There is a reason I chose the mountains of North Carolina as a honeymoon destination. To put it simply, the mountains make me happy. And the ones in Carolina seem to add a little extra calm to my life. So, when Betsy asked if I wanted to crash at her family’s mountain cabin for the weekend, I slipped into my road warrior persona and buckled up.
I’ll never tire of this view. Something incredible happens when you reach higher altitudes.
I have mentioned Betsy in previous posts, most notably after helping host a baby shower for her as she was preparing to embark on being a foster mom. The days of preparation are behind her, and she is in the thralls of her first foster child. To make a long story short, she deserves a little mountain respite. All mothers deserve a break now and then; Betsy is no different. Heck, I don’t even have kids yet and I still rejoice in the occasional dog respite!
“What do you mean you need a break?” -Honey
I left town on Friday and headed southwest with a seven hour drive ahead of me and an assortment of snacks beside me. I brought my yoga mat for some anticipated early morning yoga on the front porch and a fully charged camera. I packed minimally but made sure to bring my most comfortable clothes. This trip was about relaxation. Besides, the mountains have never judged a woman because of her hair or her makeup. Perhaps that is why I love her so much.
I made it to Cloud Nine – the cabin – just after dark and spent the rest of the evening chatting away with Betsy and her friend (who I now consider my friend but won’t name because she has no idea that I blog which means we didn’t talk about it which means I didn’t ask permission) over nothing in particular. I settled into the bottom bunk with a window cracked beside me and fell asleep with a cool breeze on my face and a warm dog on my feet. I was already looking forward to a mountain sunrise before I let sleep take over.
We were up before the clouds.
The dogs (Betsy’s – not mine) and I rustled awake before the other women. I grabbed my camera, put on clothes decent enough for a private stroll, and took the dogs on a mini adventure to see what pictures we could take. The scenery did not disappoint. The stroll down the mountain proved to be much easier than the return up, but we made it back with as many as we started. Once everyone was awake, we rode into town for a cup of coffee, ate homemade donuts, visited yarn shops, strolled through farmer’s markets, and stocked up at the Amish store.
The perfect motto for Burnsville, North Carolina.
Our morning adventures concluded just as the local brewery, Homeplace Beer Company, was opening its doors so, naturally, we stopped in for a beer. (And this is where Whole30 ended for me. More on that in another post.) Two more of our weekend crew met up with us at the brewery before we made our way to another brewery, the Blind Squirrel, on the river. We enjoyed a late lunch before carrying our beverages to the river side for lazy lounging under the cloudy sky. It was the epitome of leisure.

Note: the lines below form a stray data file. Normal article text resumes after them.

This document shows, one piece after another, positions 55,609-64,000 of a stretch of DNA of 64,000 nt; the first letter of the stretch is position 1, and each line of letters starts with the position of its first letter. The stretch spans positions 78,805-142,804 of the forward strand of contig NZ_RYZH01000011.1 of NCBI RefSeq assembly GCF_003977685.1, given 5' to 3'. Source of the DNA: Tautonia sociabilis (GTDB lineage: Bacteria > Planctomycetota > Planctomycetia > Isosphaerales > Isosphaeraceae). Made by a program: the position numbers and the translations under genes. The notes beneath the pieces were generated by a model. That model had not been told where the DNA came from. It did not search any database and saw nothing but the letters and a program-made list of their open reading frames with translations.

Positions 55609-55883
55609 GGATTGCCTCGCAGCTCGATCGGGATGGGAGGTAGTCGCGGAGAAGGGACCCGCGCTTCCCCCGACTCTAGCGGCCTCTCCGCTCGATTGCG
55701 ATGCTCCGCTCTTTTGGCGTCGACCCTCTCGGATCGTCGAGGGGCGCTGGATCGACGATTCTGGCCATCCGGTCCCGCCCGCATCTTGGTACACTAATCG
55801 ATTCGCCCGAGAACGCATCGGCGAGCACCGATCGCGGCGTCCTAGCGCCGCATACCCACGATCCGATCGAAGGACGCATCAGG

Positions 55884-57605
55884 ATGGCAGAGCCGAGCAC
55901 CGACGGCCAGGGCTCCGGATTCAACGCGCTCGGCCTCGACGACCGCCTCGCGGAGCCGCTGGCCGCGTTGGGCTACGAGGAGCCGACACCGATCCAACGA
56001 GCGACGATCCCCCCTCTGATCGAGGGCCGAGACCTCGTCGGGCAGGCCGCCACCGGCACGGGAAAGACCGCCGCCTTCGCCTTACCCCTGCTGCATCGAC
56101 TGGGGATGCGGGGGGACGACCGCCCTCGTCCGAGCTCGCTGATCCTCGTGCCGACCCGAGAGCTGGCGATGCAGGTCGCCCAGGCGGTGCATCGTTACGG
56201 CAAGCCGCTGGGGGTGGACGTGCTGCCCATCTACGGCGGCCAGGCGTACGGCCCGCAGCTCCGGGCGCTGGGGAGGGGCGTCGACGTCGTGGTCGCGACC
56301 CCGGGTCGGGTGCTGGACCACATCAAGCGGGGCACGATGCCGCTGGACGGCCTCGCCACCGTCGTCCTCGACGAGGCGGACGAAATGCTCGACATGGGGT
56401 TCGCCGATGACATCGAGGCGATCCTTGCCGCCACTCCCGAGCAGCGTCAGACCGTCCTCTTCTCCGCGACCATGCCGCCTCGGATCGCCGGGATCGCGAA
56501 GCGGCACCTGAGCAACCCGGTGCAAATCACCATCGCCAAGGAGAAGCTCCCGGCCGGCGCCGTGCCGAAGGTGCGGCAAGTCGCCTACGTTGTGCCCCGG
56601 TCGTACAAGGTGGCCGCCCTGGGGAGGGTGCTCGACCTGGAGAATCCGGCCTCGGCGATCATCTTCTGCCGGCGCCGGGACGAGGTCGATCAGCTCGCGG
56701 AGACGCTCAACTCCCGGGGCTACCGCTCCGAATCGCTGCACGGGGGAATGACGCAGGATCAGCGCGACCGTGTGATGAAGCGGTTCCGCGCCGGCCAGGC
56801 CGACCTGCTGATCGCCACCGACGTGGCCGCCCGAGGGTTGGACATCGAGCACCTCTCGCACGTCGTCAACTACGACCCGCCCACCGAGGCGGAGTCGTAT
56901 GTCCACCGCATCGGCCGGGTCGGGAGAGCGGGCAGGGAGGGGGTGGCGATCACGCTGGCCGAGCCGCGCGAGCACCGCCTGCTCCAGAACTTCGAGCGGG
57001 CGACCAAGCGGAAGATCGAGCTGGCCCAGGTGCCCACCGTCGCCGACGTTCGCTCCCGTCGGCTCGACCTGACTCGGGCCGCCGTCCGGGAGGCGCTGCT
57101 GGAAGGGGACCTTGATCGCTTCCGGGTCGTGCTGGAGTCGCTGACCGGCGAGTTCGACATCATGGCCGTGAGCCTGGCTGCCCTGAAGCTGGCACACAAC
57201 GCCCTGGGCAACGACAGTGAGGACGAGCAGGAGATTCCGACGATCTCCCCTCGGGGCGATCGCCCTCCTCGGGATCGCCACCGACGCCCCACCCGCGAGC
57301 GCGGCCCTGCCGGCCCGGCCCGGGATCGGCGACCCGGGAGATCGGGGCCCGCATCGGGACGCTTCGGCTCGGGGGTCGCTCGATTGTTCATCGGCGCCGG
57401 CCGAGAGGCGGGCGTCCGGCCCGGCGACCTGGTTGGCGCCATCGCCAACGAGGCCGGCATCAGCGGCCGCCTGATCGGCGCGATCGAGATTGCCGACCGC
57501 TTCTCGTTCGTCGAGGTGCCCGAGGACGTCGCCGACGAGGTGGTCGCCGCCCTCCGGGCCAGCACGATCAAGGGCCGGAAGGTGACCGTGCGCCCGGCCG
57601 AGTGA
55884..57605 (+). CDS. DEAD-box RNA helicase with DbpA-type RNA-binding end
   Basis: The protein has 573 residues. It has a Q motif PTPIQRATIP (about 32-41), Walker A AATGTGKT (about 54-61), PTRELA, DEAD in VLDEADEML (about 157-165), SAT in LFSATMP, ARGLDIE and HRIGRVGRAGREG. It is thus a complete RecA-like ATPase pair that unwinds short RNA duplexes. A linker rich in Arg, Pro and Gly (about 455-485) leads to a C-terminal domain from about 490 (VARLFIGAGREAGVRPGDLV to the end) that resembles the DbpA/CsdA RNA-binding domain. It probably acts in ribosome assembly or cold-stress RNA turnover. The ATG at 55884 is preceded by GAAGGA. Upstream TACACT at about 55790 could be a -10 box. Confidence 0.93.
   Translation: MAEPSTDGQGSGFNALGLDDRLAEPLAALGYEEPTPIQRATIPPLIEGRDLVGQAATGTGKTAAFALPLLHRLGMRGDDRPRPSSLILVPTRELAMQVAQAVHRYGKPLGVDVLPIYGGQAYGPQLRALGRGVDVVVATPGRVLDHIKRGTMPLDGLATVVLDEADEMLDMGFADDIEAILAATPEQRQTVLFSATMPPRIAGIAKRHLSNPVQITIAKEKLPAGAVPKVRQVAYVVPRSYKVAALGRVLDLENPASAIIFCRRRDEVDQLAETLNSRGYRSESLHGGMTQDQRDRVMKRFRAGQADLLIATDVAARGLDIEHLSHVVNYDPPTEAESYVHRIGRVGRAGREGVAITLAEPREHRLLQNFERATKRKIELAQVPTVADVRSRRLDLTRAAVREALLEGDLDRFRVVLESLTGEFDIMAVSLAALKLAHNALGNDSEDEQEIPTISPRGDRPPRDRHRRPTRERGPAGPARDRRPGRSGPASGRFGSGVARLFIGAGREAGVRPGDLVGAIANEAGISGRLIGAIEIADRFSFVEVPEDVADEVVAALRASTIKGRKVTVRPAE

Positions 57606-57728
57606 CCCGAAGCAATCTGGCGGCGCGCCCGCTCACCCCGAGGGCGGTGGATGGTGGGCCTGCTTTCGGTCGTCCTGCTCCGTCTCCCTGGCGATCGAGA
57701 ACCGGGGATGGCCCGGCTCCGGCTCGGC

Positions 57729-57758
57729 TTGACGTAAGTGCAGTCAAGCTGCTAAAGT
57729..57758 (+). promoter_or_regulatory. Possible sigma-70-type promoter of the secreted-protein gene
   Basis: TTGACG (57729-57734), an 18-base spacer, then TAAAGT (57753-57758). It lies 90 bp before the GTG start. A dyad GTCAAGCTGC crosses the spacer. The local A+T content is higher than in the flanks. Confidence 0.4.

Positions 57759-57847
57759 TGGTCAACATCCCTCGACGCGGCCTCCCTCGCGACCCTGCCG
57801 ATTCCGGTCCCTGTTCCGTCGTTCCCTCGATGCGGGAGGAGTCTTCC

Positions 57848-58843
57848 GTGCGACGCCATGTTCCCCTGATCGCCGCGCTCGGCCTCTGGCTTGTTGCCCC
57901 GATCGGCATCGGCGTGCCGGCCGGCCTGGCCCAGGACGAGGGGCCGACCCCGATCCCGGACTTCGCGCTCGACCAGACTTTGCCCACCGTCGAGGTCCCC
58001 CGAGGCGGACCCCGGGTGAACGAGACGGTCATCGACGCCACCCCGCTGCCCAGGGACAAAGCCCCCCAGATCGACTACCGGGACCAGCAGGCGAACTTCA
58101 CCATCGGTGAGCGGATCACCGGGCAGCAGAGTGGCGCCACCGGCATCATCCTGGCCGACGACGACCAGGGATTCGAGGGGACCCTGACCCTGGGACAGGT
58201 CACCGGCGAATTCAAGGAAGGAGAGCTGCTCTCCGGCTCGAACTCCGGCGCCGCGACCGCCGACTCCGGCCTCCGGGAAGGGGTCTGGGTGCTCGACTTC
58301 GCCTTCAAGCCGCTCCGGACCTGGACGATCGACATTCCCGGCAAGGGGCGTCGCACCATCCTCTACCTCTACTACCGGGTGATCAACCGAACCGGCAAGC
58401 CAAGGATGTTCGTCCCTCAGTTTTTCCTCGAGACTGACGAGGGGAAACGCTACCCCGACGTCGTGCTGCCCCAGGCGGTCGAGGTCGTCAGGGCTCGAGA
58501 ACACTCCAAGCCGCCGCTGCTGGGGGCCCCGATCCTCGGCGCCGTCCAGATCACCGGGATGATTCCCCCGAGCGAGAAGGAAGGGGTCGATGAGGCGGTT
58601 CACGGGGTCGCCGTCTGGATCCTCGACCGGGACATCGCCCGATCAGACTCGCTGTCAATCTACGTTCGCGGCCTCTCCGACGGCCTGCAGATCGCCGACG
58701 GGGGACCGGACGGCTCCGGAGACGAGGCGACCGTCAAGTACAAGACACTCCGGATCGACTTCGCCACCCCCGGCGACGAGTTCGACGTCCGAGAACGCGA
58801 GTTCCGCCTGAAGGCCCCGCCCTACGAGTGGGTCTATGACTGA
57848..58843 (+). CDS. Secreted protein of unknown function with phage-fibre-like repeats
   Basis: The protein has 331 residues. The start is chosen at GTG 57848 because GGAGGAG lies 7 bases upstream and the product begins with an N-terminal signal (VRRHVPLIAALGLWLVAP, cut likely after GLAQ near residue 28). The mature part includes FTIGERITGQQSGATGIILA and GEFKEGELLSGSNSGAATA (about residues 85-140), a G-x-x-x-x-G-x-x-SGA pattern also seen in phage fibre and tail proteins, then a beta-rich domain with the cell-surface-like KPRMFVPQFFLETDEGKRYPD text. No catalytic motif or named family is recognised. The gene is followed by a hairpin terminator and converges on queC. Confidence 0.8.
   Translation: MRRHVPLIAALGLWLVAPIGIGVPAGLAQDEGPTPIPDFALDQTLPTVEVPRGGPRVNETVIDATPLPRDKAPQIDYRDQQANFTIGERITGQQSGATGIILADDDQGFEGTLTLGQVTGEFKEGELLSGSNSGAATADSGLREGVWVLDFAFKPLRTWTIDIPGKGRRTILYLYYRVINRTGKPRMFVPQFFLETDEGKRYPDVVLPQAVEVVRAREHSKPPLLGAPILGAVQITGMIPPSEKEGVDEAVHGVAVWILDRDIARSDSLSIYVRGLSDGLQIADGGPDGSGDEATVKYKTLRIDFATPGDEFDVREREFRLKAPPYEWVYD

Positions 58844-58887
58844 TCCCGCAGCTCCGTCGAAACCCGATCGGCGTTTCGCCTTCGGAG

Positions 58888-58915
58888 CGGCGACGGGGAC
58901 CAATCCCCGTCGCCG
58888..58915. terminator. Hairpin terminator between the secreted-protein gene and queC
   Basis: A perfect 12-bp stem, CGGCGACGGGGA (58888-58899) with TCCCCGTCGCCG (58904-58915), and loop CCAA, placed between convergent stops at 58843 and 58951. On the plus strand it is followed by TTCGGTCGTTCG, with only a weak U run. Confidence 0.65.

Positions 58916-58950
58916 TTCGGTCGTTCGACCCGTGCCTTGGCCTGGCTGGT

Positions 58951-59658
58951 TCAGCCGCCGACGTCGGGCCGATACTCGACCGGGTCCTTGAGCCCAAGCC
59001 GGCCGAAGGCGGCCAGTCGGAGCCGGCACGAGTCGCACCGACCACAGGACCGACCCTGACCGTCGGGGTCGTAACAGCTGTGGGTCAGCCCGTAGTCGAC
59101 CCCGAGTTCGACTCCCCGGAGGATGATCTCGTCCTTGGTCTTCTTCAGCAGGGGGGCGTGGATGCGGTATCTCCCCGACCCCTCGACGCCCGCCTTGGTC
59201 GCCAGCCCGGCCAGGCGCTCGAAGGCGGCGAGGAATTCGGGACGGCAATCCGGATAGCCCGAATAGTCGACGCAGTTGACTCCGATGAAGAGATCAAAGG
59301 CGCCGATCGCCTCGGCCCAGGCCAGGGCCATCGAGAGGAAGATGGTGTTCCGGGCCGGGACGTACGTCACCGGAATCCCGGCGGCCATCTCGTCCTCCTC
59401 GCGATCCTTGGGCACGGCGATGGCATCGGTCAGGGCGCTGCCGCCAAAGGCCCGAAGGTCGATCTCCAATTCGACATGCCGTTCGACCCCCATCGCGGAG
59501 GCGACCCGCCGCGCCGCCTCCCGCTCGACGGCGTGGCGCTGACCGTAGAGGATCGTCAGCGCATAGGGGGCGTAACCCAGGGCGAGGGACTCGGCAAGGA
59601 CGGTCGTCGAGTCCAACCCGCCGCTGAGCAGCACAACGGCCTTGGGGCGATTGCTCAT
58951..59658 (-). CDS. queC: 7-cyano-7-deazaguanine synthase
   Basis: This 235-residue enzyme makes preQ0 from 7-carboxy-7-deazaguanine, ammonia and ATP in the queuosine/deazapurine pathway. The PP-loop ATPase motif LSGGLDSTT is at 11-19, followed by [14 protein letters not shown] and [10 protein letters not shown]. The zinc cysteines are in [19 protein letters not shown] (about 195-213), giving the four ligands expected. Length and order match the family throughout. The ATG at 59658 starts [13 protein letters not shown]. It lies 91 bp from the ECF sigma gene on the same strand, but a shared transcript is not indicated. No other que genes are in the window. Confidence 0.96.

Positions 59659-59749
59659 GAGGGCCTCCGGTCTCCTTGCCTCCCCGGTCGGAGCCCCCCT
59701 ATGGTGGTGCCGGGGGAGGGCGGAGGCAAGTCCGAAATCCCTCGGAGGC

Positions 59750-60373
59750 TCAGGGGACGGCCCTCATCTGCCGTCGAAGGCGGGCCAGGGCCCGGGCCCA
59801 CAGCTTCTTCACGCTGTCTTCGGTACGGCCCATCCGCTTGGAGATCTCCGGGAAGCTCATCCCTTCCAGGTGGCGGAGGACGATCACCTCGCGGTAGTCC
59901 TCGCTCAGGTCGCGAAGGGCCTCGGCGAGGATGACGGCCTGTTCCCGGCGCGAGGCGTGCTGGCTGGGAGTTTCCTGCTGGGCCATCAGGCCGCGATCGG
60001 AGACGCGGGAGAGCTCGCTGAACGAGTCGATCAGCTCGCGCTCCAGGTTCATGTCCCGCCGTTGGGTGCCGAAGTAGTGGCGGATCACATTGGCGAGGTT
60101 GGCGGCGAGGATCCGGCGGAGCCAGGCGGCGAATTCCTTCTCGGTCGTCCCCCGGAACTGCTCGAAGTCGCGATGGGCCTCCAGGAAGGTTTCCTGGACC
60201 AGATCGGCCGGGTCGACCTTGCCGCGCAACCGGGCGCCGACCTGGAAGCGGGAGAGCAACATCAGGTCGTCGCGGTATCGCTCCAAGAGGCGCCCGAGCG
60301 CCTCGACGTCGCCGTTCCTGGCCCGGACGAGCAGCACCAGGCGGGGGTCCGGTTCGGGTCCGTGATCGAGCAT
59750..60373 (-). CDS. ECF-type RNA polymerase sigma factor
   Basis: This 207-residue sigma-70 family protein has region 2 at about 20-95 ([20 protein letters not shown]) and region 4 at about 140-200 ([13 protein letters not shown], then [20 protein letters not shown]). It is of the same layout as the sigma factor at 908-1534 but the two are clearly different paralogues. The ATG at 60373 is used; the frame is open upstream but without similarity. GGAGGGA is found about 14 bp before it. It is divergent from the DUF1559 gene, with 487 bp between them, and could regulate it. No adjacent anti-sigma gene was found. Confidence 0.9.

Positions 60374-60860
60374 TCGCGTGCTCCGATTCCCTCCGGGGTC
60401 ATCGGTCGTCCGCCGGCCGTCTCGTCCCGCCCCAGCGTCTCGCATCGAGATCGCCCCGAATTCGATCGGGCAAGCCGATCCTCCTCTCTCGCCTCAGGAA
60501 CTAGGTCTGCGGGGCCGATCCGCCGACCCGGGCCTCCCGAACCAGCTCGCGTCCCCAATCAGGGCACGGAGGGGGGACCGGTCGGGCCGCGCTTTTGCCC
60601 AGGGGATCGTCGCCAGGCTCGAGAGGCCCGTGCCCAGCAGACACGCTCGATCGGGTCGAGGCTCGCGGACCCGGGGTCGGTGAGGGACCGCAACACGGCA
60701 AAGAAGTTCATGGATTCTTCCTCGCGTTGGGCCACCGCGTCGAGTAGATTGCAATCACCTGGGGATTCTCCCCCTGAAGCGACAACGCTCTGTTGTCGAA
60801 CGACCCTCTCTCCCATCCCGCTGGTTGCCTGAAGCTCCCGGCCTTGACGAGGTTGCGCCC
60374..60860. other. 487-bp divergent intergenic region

Cheers! Blind Squirrel and Homeplace Brew did not disappoint. It’s not the beer that I have missed. It is the naturally relaxed feel of a brewery that promotes a person to want to sit and talk for a while.
The rest of our evening was spent rocking on the front porch, chasing the sun set, playing Cards Against Humanity, and eventually calling it a night before we all turned into pumpkins. I hope I looked as blissfully happy as I was. (Although, I probably just looked tired. Since turning 30, tired is how I typically look.)
The morning came again and I found myself with my two amigos going on another mountain stroll before the rest of the cabin woke up. I could hear cows lowing in the distance so we set out to find them. I wish someone could have taken a picture of the result. Once we saw the cows – and they saw us – they immediately came toward the fence and followed us for as long as they cared to. Our mighty parade consisted of two dogs in the lead, myself dressed in half pajamas with a camera swinging around my neck, and a line of about seven cows slowly bringing up the rear. It is easy for me to laugh at that image because I can clearly see it in my future. Bradley is itching for cattle of his own. It would be a piece of Georgia in Virginia for him. And I don’t always understand the obsession. But on this morning, it made perfect sense.
Our cows will likely be on flat land, but I imagine the feelings will be the same.
The rest of the cabin was slowly waking up when we returned. We enjoyed a family style breakfast of eggs and bacon before I loaded up the car to return northeast. It was a whirlwind of a trip, especially given my lengthy commute, but the road has become a dear friend (and sometimes spiteful enemy) to me since moving to Virginia. If I want to be part of the memories in North Carolina, then I have to make the drive. So I sacrificed a few hours in the car for the chance to make enough memories to tide me over until next year’s mountain adventure.
One of my morning companions. The other one wouldn’t stay still long enough for a picture.
I returned home with enough time to take the girls for a walk with Bradley before cuddling as a family for the night. With Bradley traveling the weekend of Labor Day and I travelling the following weekend, Sunday cuddles are the most we will experience together for a while. And that’s okay. Our life is constantly filled with periods of extreme chaos followed by necessary periods of quiet. August was our time of quiet. And so begins the chaos.